Current research projects: overview
My research interests span a broad range of topics. My main philosophical contributions to date are in political philosophy and in social and political epistemology. I have also written on topics in the philosophy of economics (I first studied economics) and on justice in health (see my list of publications). More recently, I have started to work on issues in moral philosophy, especially meta-ethics. Here I describe my ongoing and most recent research projects.
Political philosophy: democracy and political legitimacy
I have written extensively on political legitimacy. I am interested in the question of what, if anything, justifies democracy. I have published a book on Democratic Legitimacy and I am the author of the Stanford Encyclopedia of Philosophy entry on “Political Legitimacy”.
My new book on The Grounds of Political Legitimacy (OUP 2023) explores the normative foundations of conceptions of political legitimacy. I started this project when I held a Leverhulme Trust Research Fellowship in 2010/11 on "The Normativity of Legitimacy".
Political philosophy: the digital public sphere
I have been involved in an AHRC-funded collaborative research project on Norms for the New Public Sphere (2019 - 2022), working with Rowan Cruft (Stirling), Jonathan Heawood (Public Interest News Foundation), and others. The project explored the norms that can underpin the regulation of social media platforms in relation to their increasingly important role in political debate.
In a spin-off from this project, we have started to explore a co-creational model for the news media that combines a commitment to truth with a commitment to public participation.
Political epistemology: procedural epistemic norms and values
In my work on democratic theory, I explored epistemic proceduralism – the idea that the epistemic value of democracy depends on procedural values such as willingness to subject your views to scrutiny and uptake of other points of view, not (just) on an ability to track the right decision.
More recently, I explored the procedural epistemic value of deliberation. I’ve also written on procedural (and substantive) epistemic norms of political deliberation in my book on The Grounds of Political Legitimacy.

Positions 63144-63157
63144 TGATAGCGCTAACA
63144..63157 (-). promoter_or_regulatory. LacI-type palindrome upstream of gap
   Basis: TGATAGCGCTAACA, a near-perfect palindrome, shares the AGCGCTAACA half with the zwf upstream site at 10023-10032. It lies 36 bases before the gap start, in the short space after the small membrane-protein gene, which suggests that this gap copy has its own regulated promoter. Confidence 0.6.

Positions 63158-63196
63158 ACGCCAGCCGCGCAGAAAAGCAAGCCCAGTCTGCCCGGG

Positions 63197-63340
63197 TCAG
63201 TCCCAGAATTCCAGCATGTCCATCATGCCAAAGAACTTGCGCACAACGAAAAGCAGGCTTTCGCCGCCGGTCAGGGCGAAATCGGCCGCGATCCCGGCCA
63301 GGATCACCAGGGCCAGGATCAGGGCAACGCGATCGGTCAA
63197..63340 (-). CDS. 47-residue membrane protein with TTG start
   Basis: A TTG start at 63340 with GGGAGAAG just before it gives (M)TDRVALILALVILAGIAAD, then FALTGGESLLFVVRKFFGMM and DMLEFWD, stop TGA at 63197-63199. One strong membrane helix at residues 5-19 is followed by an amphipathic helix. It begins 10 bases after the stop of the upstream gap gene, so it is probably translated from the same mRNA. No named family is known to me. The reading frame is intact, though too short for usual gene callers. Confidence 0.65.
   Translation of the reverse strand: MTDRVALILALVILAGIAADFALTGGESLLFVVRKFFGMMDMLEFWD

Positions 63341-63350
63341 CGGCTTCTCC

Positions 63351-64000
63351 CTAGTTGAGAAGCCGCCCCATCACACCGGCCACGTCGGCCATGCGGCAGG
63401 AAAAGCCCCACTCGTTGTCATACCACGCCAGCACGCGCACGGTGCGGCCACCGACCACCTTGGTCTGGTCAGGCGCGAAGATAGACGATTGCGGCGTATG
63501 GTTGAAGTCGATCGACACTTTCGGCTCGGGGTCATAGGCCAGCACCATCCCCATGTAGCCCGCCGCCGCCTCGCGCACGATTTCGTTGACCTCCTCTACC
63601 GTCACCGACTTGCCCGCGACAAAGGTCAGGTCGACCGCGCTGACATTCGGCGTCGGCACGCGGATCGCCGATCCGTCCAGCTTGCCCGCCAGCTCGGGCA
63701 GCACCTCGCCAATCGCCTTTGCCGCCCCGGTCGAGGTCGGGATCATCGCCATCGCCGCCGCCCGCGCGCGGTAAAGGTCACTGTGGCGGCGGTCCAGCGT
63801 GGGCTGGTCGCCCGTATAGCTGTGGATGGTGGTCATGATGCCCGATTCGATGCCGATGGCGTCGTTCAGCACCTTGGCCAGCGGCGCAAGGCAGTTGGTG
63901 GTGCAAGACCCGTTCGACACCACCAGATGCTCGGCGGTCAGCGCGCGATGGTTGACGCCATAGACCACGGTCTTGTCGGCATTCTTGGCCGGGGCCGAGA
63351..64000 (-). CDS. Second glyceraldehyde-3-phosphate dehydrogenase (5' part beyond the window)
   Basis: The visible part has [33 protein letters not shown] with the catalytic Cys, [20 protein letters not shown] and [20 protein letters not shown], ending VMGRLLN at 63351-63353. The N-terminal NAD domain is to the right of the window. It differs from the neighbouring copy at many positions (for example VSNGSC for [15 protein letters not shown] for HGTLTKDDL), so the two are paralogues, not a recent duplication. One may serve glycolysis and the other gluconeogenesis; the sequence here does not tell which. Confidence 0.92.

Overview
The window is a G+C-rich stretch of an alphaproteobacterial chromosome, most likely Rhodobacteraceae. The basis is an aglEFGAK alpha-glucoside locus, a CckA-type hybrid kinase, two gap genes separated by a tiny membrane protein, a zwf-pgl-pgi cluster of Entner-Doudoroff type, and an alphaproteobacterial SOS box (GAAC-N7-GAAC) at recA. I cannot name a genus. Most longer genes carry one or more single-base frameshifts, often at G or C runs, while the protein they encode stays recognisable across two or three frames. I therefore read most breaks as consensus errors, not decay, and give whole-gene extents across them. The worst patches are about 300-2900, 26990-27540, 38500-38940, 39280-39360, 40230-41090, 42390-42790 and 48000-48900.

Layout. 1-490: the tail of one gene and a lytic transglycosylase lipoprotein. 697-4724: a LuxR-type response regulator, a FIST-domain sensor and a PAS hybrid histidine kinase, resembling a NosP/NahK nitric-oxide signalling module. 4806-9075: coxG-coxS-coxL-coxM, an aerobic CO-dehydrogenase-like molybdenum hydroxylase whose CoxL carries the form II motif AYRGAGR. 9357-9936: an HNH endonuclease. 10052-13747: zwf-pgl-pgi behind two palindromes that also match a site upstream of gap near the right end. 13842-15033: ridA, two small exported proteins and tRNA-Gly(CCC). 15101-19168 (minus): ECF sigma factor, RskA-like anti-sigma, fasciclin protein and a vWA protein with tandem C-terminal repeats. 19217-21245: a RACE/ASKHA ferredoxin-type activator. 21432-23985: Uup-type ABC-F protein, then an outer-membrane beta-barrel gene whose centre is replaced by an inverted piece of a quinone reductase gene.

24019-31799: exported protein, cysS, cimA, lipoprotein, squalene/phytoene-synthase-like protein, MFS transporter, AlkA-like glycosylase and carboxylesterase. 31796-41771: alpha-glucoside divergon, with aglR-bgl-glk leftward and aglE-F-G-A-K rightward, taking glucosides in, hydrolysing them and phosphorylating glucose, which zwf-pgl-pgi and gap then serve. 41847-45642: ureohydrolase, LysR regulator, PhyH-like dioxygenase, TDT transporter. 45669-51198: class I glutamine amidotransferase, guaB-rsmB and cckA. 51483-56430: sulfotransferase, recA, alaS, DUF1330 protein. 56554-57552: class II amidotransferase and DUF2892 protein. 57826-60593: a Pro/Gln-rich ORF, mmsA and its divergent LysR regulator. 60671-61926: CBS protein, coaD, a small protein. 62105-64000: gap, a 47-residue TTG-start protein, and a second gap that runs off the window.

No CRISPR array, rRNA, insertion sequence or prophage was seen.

Social epistemology: moral, political, and epistemic self-trust and trust in others
Through my work on political epistemology I became interested in the epistemology of disagreements. Much of the early literature on this topic has focused on how you should rationally respond to a disagreement with an epistemic peer. A more general question is how much should you trust your own epistemic or moral faculties and how much should you trust other people's judgment?
I’ve started exploring this question in relation to epistemic self-trust and trust in others, but it is also relevant in contexts of moral and political disagreements. In The Grounds of Political Legitimacy, I've written on the question of whether we can ever be required to politically defer to others.
Normative theory: reasons and fittingness
My main current research project focuses on a set of issues in moral philosophy, especially meta-ethics, and normative theory.
One strand of this research explores the limitations of “reasons-first” normative theories and the relation between normative reasons and fittingness. This research explores questions such as the following. Are reasons fundamental normative facts? Is there a tension between the normativity of reasons and the normativity of fittingness?
Moral philosophy: moral affordances
Another strand of this research in moral philosophy focuses on moral affordances, which I interpret as opportunities for fitting action.
This project draws on the psychological literature on affordances. Affordances are commonly interpreted as opportunities for action. I draw on this body of research to gain new insights into moral perception and moral action.
Past research projects: overview
Health equity: what makes social inequalities in health unjust?
Normative uncertainty: does normative uncertainty affect what counts as acting for good reasons?